La Cuoca, 1712
Giuseppe Maria Crespi also known as "lo spagnolo" (the spanish one) because his clothing apparently had a spanish style, is a unique painter both for his technique and subject matter. It's difficult to compare him to anyone from his period, (except for Alessandro Magnasco, who painted more dramatic landscapes) . His brushwork was quite loose, his figures in haunting chiaroscuro, and his relentless sense of experimentation are what make him fascinating to study. Several years back I remember looking at this painting of his at a local art exhibit:
Allegory of the Arts, 1730
and I remember being hypnotized by it's pseudo-mannerist elegance, deep blues and Crespi's characteristic indistinct facial features. I love how the fold of her robes flow toward the canvas, along her wrist and curls back toward herself. Note how she is painting a sculptor sculpting (Pygmalion and Galatea) to pay tribute to that great art form. And the harp behind her represents music also, but symbolically personifies spiritual harmony that comes from painting. Amen.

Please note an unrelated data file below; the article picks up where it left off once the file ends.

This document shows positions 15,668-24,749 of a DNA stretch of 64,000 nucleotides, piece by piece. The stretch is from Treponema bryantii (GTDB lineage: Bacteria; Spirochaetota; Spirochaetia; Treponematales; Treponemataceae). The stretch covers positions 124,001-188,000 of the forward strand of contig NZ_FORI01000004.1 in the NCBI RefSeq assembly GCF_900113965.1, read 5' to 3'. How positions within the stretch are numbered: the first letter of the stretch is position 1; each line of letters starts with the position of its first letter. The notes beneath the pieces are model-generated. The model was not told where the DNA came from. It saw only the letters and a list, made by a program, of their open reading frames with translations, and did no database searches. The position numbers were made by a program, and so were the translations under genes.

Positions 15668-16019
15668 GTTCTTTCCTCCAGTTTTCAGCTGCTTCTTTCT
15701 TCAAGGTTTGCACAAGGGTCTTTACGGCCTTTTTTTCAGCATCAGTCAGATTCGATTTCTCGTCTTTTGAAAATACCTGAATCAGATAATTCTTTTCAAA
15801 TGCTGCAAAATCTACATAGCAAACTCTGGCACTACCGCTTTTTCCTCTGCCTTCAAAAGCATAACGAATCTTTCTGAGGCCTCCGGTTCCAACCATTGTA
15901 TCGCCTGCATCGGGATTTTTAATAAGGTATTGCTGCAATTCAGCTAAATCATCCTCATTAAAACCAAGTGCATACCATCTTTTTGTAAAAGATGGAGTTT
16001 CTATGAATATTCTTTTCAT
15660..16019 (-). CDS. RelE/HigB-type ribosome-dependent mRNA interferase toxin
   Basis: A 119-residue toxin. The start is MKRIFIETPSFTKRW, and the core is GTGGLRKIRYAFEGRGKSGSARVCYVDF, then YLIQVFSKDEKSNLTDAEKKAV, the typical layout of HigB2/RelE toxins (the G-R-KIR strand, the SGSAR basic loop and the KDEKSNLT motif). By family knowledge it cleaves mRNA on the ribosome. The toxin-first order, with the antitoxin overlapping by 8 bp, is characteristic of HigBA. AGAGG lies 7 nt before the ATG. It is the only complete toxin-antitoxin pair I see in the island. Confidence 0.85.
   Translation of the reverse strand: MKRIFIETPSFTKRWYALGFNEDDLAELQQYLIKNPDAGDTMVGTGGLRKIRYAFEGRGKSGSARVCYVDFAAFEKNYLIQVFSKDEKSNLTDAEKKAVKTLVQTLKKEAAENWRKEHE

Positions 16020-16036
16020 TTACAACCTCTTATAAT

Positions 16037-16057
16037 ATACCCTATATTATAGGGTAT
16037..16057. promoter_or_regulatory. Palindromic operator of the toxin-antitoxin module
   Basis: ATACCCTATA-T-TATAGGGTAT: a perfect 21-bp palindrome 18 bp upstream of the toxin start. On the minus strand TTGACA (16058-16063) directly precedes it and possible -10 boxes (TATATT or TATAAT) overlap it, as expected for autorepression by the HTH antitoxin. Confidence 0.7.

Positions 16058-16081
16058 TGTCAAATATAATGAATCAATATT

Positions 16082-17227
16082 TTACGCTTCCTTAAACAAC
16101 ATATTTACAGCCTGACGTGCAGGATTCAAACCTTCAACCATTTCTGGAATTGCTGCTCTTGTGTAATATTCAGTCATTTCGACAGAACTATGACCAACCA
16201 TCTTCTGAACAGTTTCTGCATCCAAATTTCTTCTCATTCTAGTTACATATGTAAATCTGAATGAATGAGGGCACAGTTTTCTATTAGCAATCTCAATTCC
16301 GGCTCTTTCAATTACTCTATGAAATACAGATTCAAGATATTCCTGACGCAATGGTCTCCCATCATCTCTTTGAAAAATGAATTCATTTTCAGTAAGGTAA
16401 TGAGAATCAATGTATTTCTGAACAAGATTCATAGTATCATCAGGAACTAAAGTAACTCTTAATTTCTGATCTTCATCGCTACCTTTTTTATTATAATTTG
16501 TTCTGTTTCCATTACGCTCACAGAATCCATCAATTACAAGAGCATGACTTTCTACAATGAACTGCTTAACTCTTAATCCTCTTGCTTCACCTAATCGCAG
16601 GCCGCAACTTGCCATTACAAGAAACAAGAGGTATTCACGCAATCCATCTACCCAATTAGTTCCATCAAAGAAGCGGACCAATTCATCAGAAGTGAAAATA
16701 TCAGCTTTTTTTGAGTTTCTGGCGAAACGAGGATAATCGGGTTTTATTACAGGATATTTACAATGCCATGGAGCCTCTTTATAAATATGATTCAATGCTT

Searcher for Fleas, 1720?
Despite a decidedly monochromatic palette of browns in this painting, Crespi uses detail to make us feel like we are in the room with this woman. Again, his soft indistinct face of the woman is sweet and tells the story of poverty as a way of life in a way that is not shocking or melodramatic. The bold use of orange is a brilliant choice— eye-catching and intense but also gentle and unassuming. She has one shoe off on the floor while still wearing the other, impatiently trying to find the flea inside her shirt. Crespi takes an ordinary scene and with details and color tells a story in a way that pulls us into their lives, a rare thing for a Baroque painter in his time. I think of how many realistic painters today like to leave background elements fuzzy or completely darkened, when it is always the background which pulls the viewer in and creates the setting for the story unfolding.